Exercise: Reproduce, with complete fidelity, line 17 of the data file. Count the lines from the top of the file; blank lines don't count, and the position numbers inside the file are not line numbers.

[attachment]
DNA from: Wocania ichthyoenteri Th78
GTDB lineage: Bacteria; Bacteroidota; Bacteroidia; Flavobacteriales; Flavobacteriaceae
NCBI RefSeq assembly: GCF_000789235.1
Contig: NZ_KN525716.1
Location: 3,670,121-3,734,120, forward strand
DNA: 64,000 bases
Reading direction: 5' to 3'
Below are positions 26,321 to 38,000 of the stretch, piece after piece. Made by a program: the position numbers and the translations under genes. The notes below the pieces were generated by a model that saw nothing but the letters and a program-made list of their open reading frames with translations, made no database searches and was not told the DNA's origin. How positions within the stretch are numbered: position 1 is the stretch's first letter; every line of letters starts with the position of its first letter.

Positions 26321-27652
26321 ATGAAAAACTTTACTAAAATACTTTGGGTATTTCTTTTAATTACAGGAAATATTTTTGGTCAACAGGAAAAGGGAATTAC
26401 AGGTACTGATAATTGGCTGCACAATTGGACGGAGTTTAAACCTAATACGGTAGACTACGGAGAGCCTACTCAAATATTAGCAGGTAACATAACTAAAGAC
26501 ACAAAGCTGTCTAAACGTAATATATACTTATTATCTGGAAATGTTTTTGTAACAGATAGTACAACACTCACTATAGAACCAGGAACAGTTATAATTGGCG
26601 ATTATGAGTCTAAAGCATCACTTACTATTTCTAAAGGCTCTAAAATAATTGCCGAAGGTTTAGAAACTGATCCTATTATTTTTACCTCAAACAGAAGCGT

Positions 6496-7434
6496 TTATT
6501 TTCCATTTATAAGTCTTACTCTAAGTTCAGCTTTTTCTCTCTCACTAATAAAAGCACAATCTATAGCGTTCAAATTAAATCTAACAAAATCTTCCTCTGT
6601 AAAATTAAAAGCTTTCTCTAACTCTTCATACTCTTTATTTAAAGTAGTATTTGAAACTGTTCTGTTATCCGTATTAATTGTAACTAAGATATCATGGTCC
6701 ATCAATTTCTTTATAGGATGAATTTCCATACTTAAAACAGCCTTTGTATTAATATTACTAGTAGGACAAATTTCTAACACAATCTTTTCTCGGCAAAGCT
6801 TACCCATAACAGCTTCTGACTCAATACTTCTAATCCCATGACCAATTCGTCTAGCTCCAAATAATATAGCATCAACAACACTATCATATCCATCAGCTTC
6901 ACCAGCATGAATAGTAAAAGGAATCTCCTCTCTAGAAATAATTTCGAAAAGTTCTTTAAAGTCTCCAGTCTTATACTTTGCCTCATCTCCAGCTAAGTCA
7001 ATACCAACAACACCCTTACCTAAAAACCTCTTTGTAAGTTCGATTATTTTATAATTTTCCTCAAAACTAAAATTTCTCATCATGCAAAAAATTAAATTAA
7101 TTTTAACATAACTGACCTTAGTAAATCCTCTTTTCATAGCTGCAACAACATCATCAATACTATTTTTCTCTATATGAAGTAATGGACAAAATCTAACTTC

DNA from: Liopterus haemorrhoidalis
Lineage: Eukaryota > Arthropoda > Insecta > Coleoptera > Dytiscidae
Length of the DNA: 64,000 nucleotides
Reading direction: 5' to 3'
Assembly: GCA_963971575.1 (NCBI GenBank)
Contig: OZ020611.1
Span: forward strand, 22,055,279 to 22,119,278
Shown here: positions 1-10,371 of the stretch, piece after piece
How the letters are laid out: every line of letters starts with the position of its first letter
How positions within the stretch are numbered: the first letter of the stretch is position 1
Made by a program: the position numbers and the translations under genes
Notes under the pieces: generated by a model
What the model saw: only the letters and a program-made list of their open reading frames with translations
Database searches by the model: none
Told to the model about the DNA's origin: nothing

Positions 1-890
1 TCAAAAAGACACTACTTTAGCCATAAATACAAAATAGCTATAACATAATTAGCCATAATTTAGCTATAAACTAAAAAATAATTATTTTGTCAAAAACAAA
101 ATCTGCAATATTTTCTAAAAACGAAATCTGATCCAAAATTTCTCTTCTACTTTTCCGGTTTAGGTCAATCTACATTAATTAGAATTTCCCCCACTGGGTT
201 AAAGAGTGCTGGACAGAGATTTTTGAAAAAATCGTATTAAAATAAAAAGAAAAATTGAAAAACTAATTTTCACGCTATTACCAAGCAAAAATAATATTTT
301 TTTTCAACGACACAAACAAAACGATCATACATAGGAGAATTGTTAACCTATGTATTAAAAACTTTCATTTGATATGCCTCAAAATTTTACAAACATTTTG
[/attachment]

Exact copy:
6601 AAAATTAAAAGCTTTCTCTAACTCTTCATACTCTTTATTTAAAGTAGTATTTGAAACTGTTCTGTTATCCGTATTAATTGTAACTAAGATATCATGGTCC